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Ultrasound detection of pneumonia in febrile children with respiratory distress: a prospective study.
Eur J Pediatr. 2016 Feb; 175(2):163-70.EJ

Abstract

To analyse the usefulness of bedside lung ultrasound (LUS) in detecting lung consolidation in a paediatric emergency room (ER) setting, febrile children seen at our ER from 2008 to 2012 with a moderate to severe respiratory distress underwent LUS, chest X-ray (CXR) and laboratory investigations. At first ER assessment, LUS identified a lung consolidation in 207 patients of 222 children enrolled, with a liver-like appearance in 75 (36.2%) and an associated pleural effusion in 36.7% of cases. CXR proved positive in 197 cases, showing a parenchymal consolidation (68.5%) or a focal ground-glass opacity (31.4%). LUS liver-like consolidation was significantly associated with longer duration of fever (p = 0.002), higher neutrophil counts and C-reactive protein (CRP) values (p = 0.015 and p < 0.0001, respectively), and with the discovery of a homogeneous and dense parenchymal consolidation on CXR (p < 0.0001).

CONCLUSION

LUS can be adopted by the clinician as a non-invasive bedside tool to expand the physical evaluation of febrile children with respiratory distress. In our study, LUS results appeared not only as reliable as CXR in detecting lung consolidations but also consistent with clinical and laboratory data.

WHAT IS KNOWN

The diagnosis of pneumonia is mainly based on physical examination plus radiologic and laboratory evaluation when needed. Although lung ultrasound (LUS) has shown high sensitivity in detecting several pleuropulmonary diseases in adults, its role in the work-up of pneumonia in children is not yet widely recognized.

WHAT IS NEW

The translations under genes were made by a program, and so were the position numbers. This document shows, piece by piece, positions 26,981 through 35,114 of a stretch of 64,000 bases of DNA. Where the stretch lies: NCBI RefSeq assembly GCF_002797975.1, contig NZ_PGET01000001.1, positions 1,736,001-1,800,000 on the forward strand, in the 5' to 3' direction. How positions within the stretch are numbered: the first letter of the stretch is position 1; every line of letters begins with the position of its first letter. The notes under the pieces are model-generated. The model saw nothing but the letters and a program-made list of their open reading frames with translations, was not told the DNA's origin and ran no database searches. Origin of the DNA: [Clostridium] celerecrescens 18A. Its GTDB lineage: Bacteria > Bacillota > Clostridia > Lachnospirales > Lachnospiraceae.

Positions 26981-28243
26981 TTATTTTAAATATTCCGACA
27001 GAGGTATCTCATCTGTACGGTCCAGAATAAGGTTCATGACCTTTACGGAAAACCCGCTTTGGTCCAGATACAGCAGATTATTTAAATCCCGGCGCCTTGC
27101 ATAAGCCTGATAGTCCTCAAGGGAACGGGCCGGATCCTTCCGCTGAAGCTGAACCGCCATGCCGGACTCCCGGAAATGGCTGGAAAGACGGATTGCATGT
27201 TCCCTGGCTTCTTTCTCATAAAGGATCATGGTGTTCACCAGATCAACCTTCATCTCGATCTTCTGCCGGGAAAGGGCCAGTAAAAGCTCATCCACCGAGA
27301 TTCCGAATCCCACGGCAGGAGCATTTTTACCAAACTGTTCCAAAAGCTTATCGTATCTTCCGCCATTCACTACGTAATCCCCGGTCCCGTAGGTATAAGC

LUS is confirmed to be a reliable imaging technique for the diagnostic work-up of febrile children with respiratory distress, consistent not only with CXR results as previously reported by others but also with clinical and laboratory data. In the hands of trained clinicians, it may represent a valuable supplemental bedside tool for a rapid evaluation in such circumstances.

Authors+Show Affiliations

Department of Clinical and Experimental Medical Sciences, Unit of Paediatrics, University Hospital of Udine, Ple. Santa Maria della Misericordia 15, Udine, 33100, Italy. mattia-guerra@libero.it. Doctoral School in Sciences of Reproduction and Development, University of Trieste, Trieste, Italy. mattia-guerra@libero.it.Department of Clinical and Experimental Medical Sciences, Unit of Paediatrics, University Hospital of Udine, Ple. Santa Maria della Misericordia 15, Udine, 33100, Italy. crichiutti.giovanni@aoud.sanita.fvg.it.Department of Clinical and Experimental Medical Sciences, Unit of Paediatrics, University Hospital of Udine, Ple. Santa Maria della Misericordia 15, Udine, 33100, Italy. pecilepaolo@gmail.com.Department of Clinical and Experimental Medical Sciences, Unit of Paediatrics, University Hospital of Udine, Ple. Santa Maria della Misericordia 15, Udine, 33100, Italy. carla.romanello@gmail.com.Department of Clinical and Experimental Medical Sciences, Unit of Paediatrics, University Hospital of Udine, Ple. Santa Maria della Misericordia 15, Udine, 33100, Italy. busolini.eva@aoud.sanita.fvg.it.Institute of Hygiene and Clinical Epidemiology, University Hospital and Epidemiological Service of Udine, Regione Friuli Venezia Giulia, Udine, Italy. francesca.valent@regione.fvg.it.Department of Clinical and Experimental Medical Sciences, Unit of Paediatrics, University Hospital of Udine, Ple. Santa Maria della Misericordia 15, Udine, 33100, Italy. rosolen.angelo@aoud.sanita.fvg.it. Department of Paediatrics, University of Padova, Padova, Italy. rosolen.angelo@aoud.sanita.fvg.it.

Pub Type(s)